Land Rover's monthly leader at 1,160 sales – a 46 percent gain over July 2010 - was the Range Rover Sport, followed by the Range Rover, 798 sales and a 28 percent increase; the LR4, up 23 percent to 640 sales, and the LR2, down 40 percent with 213 sales. The sales picture could brighten even more when the company launches the new Range Rover Evoque compact SUV this fall. At Jaguar, the leading model for July was the XF sport sedan, down 25 percent at 471 sales, followed by the XJ sedan, down 38 percent with 387 sales, and the XK line of coupe and convertible sports cars, collectively down 51 percent with 126 sales.

Porsche: Carried By Cayenne

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Porsche Cars North America, Inc. (PCNA) saw July sales climb a modest 2 percent compared to the same period last year, to 2,768 units. Though overall sales were up, year-over-year sales declined slightly across nearly the entire Porsche model lineup (Boxster/Cayman; 911; Panamera sedan), boosted only by the hot-selling new Cayenne SUV, which saw Y-O-Y sales jump 47 percent (1,342 in July 2011 vs. 910 in July 2010). PCNA year-to-date sales are up 34 percent to 18,310 units, compared to only 13,687 sales by the end of July last year. Porsche Certified Pre-Owned (CPO) sales were up 36 percent (779 vs. 573), with Y-T-D CPO sales at 5,137 compared to 4,369 last year.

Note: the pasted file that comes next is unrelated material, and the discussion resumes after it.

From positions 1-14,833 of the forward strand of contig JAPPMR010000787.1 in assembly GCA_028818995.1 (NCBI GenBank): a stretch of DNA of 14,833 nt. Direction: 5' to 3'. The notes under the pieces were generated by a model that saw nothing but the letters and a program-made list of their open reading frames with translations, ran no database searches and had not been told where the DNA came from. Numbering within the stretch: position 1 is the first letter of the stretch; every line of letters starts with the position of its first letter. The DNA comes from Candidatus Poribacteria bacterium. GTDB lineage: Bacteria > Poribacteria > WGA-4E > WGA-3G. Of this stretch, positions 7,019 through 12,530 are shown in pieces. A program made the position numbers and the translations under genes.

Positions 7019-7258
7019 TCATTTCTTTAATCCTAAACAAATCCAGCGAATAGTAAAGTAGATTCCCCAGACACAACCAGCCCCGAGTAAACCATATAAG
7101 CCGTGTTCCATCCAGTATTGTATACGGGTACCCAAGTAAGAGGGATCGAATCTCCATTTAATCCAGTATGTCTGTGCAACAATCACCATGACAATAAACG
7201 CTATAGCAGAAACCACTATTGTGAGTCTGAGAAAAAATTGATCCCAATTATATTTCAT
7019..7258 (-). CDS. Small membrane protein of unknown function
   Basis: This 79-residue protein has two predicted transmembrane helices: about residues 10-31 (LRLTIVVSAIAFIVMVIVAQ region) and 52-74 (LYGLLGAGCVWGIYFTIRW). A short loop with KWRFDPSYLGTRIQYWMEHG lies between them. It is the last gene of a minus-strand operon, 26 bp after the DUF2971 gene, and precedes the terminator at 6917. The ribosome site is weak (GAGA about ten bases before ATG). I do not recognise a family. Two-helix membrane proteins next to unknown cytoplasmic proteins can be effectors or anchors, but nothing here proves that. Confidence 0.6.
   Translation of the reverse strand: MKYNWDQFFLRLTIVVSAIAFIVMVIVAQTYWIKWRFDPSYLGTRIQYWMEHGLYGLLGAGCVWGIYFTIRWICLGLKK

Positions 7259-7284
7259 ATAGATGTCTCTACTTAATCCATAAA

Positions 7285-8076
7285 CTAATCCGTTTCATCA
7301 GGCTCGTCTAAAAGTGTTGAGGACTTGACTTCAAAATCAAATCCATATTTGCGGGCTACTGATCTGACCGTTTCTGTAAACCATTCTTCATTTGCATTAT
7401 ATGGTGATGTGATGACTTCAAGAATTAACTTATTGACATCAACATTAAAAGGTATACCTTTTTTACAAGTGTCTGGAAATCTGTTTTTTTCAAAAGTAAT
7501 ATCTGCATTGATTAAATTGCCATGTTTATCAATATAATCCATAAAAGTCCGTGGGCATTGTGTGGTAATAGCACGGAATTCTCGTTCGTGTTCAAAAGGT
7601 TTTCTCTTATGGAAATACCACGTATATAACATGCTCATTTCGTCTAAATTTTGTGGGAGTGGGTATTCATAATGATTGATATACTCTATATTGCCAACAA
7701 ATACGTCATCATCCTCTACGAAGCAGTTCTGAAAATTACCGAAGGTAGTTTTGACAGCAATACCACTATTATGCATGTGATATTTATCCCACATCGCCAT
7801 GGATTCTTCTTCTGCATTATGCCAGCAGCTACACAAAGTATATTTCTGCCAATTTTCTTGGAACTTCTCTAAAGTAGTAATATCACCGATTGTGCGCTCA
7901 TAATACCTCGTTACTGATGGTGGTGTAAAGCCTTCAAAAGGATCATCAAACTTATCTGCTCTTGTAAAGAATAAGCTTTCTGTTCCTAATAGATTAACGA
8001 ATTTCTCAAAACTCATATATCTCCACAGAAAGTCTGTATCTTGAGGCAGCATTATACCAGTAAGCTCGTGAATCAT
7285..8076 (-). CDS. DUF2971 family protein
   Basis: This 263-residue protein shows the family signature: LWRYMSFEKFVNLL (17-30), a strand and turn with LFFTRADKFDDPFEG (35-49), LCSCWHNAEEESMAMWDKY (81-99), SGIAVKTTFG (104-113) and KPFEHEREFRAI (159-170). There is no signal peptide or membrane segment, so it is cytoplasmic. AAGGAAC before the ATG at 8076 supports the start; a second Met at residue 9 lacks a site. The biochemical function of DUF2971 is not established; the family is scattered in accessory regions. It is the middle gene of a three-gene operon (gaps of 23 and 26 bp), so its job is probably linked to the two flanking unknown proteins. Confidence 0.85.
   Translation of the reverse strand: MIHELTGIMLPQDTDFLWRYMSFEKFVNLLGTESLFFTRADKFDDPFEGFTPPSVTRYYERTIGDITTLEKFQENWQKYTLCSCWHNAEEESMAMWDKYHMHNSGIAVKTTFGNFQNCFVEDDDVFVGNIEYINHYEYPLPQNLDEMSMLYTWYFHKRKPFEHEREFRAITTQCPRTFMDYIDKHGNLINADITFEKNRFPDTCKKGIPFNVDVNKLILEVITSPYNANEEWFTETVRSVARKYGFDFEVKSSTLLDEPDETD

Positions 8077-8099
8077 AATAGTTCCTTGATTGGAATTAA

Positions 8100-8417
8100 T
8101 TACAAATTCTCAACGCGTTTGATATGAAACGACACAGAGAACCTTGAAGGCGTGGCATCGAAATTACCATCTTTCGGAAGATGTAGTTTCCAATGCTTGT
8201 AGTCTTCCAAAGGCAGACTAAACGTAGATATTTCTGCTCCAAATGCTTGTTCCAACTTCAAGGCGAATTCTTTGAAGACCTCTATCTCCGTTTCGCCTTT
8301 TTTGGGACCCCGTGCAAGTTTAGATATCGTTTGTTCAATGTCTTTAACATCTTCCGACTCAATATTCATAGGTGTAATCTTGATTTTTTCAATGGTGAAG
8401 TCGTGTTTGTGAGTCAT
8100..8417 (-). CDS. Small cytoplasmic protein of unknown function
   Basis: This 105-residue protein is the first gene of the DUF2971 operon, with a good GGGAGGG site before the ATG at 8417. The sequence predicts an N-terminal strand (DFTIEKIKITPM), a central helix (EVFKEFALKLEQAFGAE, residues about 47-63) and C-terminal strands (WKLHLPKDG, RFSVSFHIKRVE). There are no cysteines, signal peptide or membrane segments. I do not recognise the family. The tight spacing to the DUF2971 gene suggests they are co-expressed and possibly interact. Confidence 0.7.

Suzuki: Small But Smiling

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American Suzuki, buoyed by consumers' continuing drift toward smaller, more fuel-efficient vehicles, posted a 25 percent sales gain to 2,447 cars and trucks. The company, whose lineup of sub $21,000 vehicles and all-wheel drive options attract economy-minded buyers with an outdoor bent, has been hampered by a tiny dealership network but still is managing to show growth as buyers discover its value-priced lineup. Its most popular vehicle, the compact SX4 – in sedan and hatchback trim – continued to lead with 1,184 sales, up 50 percent. The well-reviewed Kizashi midsize sedan posted a 12 percent gain with 662 sales; the Grand Vitara compact SUV followed with 386 sales for a 9 percent drop, and the Equator midsize pickup, with a 49 percent gain, wrapped things up for the 2011 model year lineup with 213 sales. Suzuki also reported sales of two of its XL7 SUVs, a model discontinued after the 2009 model year but still lingering in a few dealers' lots.

Saab: Down Month

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Saab sold only 384 vehicles in July, a decline from last July’s 471 cars. This month saw the addition of the General Motors-built 9-4X crossover, based on the Chevrolet Equinox and Cadillac SRX architecture. Saab sold 17 of them. The Swedish automaker, which has been on the brink of bankruptcy of late, sold 211 9-3 models, down from 457 a year ago, and 156 9-5 sedans, up from a mere eight a year ago. Saab appears to have significant supply of vehicles in inventory – 3,577 to be exact. But there likely is reluctance by consumers to buy a vehicle from a brand that has a questionable future.